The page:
As a result, there is a debate underway in some circles about whether theInternet is a force for liberation or repression. But that debate is largely beside thepoint. Egypt isn’t inspiring because people communicated using Twitter; it isinspiring because people came together and persisted in demanding a better future.Iran isn’t awful because the authorities used Facebook to shadow and capturemembers of the opposition; it is awful because it is a government that routinelyviolates the rights of its people.It is our values that cause these stories to inspire or outrage us—our sense of human dignity, the rights that flow from it, and the principles grounded in it.And it is these values that ought to drive us to think about the road ahead.Two billion people are now online—nearly a third of humankind. We hail fromevery corner of the world, live under every form of government, and subscribe toevery system of beliefs. And increasingly, we are turning to the Internet to conductimportant aspects of our lives.The Internet has become the public space of the 21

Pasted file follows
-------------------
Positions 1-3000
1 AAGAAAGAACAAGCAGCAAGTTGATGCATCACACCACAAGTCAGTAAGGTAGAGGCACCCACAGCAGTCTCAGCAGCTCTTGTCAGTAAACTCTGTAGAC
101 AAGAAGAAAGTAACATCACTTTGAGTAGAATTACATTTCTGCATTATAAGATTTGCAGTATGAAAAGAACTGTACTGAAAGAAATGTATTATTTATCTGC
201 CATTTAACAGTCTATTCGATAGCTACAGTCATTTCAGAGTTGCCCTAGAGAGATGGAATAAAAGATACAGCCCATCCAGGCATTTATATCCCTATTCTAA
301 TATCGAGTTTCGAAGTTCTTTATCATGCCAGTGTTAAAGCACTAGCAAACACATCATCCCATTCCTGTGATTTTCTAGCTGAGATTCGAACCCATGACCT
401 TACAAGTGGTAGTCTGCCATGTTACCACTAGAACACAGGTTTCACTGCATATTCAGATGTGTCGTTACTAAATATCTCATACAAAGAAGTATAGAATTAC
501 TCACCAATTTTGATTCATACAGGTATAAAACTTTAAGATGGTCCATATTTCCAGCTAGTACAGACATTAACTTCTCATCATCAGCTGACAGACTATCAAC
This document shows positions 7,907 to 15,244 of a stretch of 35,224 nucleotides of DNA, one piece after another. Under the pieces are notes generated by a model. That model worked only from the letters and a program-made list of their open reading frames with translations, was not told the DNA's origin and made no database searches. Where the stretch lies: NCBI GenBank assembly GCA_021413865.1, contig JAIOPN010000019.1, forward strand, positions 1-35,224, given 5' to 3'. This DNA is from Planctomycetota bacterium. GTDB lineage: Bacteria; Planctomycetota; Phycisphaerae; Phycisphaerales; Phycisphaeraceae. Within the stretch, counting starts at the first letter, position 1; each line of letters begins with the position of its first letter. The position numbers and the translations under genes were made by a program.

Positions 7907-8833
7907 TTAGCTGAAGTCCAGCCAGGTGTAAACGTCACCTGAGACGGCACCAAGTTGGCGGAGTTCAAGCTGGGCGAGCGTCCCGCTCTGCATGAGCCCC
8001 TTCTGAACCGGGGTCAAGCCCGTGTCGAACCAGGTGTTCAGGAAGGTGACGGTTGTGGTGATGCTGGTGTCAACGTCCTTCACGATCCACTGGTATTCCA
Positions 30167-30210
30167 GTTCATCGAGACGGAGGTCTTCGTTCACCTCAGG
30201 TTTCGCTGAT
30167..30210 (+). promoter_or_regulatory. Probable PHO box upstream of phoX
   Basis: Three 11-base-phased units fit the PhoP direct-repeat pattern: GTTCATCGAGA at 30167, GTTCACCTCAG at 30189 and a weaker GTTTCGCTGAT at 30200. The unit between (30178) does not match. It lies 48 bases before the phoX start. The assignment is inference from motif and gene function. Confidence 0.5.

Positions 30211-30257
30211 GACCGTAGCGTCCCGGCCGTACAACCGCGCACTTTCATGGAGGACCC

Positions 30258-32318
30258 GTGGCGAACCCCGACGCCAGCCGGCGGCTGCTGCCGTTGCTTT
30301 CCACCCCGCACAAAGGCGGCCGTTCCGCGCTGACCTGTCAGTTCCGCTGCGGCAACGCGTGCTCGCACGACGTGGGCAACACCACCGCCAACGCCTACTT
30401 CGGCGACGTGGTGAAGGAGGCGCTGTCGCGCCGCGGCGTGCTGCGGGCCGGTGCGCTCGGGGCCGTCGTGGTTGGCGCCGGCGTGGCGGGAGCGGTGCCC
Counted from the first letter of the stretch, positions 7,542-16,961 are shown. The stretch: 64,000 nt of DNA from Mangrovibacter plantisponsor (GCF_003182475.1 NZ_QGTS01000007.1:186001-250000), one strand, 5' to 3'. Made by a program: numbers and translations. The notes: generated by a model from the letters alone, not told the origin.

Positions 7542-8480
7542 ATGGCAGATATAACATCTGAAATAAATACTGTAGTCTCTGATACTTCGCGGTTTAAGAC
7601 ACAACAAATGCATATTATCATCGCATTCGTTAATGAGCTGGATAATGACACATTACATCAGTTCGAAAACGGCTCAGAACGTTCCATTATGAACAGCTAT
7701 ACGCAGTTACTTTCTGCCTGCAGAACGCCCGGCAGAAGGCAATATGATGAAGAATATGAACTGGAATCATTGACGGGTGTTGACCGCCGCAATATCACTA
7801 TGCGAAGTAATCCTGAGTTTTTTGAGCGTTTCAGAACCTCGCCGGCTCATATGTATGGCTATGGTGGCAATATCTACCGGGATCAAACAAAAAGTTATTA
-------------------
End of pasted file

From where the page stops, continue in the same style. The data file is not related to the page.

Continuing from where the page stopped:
century—the world’stown square, classroom, marketplace, coffee house, and nightclub. We all shape andare shaped by what happens there. All two billion of us and counting.And that presents a challenge. To maintain an Internet that delivers thegreatest possible benefits to the world, we need to have a serious conversationabout the principles that guide us. What rules exist—and should not exist—and why;what behaviors should be encouraged and discouraged, and how. The goal is not totell people how to use the Internet, any more than we ought to tell people how touse any public space, whether it’s Tahrir Square or Times Square. The value of these spaces derives from the variety of activities people can pursue in them, fromholding a rally to selling their wares to having a private conversation. These spacesprovide an open platform—and so does the internet. It does not serve any particularagenda, and it never should. But if people around the world are going to cometogether every day online and have a safe and productive experience, we need ashared vision to guide us.One year ago, I offered a starting point for that vision, by calling for a globalcommitment to Internet freedom—to protect human rights online as we do offline.The rights of individuals to express their views freely, petition their leaders, worshipaccording to their beliefs—these rights are universal, whether they are exercised in apublic square or on an individual blog. The freedoms to assemble and associate alsoapply in cyberspace; in our time, people are as likely to come together to pursuecommon interests online as in a church or union hall.Together, the freedoms of expression, assembly, and association onlinecomprise what I have called the freedom to connect. The United States supports thisfreedom for people everywhere, and we have called on other nations to do thesame.Because we want people to have the chance to exercise this freedom, we alsosupport expanding the number of people who have access to the Internet. Andbecause the Internet must work evenly and reliably for it to have value, we supportthe multi-stakeholder system that governs the Internet today, which has consistently